The action resulted in a fracas between the members. When Oni’s security aides eventually escorted him into the Assembly, some ‘Gestapo- lawmakers’ gathered around the mace forcing the governor to spend less than 10 minutes presenting the 66-page appropriation bill, named ‘Budget of Consolidation.”

In the heartbeat of the nation, Edo State, the legislators went berserk in their attempt to remove Speaker Zakawanu Garuba. Three members sustained severe injuries. According to reports, one member used an axe on some other legislators while another member used teargas. The two political parties involved accused each other of employing dangerous weapons in the show of strength. Outside the premises of the House, hundreds of thugs-apparently associates of legislators-condoned off the area. Interestingly, an ambulance and medical doctors came to the scene to administer first aid on the touts.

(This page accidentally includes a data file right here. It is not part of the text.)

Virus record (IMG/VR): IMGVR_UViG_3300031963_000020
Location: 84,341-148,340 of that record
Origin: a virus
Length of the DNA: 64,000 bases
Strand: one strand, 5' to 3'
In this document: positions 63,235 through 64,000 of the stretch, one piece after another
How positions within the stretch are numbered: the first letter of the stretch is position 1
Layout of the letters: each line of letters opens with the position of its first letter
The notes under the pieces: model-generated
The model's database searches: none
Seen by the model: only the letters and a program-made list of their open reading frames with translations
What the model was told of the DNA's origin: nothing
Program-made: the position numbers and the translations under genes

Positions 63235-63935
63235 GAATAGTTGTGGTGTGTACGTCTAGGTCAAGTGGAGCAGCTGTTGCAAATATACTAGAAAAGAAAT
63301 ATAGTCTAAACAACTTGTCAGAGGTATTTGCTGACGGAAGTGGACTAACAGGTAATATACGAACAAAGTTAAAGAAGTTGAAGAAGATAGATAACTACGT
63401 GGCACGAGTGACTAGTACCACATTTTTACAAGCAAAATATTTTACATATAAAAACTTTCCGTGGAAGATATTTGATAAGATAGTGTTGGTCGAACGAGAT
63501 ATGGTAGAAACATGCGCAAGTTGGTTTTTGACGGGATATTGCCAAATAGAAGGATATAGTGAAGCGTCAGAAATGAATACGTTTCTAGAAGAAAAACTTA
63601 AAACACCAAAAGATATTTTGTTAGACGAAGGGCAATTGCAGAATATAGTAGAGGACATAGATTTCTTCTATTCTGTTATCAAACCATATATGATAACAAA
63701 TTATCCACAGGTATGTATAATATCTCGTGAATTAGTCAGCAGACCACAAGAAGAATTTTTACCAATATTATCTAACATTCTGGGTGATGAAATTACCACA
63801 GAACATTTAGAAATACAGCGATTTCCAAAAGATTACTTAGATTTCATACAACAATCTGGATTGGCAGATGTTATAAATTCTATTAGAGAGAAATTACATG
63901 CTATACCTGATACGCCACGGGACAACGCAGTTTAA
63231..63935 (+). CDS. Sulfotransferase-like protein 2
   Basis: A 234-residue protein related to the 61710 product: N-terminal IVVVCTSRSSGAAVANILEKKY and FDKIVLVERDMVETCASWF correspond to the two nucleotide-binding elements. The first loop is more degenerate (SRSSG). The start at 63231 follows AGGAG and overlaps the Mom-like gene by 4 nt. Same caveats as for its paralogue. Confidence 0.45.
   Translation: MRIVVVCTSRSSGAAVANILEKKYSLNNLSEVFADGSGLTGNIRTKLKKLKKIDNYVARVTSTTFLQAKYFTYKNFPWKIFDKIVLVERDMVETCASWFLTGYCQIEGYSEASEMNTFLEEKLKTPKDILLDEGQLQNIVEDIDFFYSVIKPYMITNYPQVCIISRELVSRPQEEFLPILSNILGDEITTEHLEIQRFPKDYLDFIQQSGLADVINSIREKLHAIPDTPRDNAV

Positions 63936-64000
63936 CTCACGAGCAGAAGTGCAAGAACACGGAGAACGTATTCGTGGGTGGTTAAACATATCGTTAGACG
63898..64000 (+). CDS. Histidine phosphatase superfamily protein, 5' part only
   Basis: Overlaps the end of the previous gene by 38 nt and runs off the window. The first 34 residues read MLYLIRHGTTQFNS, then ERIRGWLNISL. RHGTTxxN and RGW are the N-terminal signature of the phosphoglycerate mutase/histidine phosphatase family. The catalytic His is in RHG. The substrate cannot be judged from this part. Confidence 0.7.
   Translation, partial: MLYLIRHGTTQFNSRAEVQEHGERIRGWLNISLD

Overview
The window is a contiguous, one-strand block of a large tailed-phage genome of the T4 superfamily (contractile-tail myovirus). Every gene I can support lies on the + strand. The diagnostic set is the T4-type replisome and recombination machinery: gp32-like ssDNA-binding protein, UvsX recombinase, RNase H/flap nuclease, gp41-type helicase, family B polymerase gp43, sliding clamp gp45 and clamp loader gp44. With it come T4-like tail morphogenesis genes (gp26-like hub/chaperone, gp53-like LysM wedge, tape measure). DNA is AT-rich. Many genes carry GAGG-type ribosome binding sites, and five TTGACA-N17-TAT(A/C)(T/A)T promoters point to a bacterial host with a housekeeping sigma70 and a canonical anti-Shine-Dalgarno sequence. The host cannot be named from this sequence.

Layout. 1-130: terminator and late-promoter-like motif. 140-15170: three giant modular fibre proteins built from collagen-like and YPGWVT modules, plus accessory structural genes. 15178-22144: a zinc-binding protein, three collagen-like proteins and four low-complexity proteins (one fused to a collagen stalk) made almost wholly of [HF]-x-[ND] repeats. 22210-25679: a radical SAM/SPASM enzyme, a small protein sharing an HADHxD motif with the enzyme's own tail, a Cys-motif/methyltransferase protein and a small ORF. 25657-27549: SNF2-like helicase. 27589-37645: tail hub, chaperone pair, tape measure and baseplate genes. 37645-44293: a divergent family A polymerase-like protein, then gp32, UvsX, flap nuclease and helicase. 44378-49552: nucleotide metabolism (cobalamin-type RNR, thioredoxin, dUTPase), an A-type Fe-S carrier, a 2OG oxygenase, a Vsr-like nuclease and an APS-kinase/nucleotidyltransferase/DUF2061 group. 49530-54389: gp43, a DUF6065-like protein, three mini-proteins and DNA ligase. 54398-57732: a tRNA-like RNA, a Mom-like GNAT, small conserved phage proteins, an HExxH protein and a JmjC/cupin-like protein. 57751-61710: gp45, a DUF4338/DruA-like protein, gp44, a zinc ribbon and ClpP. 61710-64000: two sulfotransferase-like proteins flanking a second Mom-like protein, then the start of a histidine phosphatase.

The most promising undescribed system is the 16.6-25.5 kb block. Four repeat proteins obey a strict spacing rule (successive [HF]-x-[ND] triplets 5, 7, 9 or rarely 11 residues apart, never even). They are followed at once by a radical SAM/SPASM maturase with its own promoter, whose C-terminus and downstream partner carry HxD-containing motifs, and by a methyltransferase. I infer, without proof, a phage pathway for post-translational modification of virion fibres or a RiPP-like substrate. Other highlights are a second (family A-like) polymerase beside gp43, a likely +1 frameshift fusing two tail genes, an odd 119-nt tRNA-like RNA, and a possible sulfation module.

During the period under review, the legislators also operated as political adventurers-engaged more in law-breaking than law- making. Even to obey the Judiciary was for them, a matter of convenience. For example, they ignored the following three points which the courts ruled must precede the impeachment of a governor or his deputy under Section 188 of the constitution.

First, that the stipulated fraction of all the members of the House of Assembly must be met. Second, that in a situation of division, a part of a whole could not act on behalf of the whole even if that part was in the majority.  Third, that no meeting of the Assembly could be held outside the legally prescribed place and without its principal officers.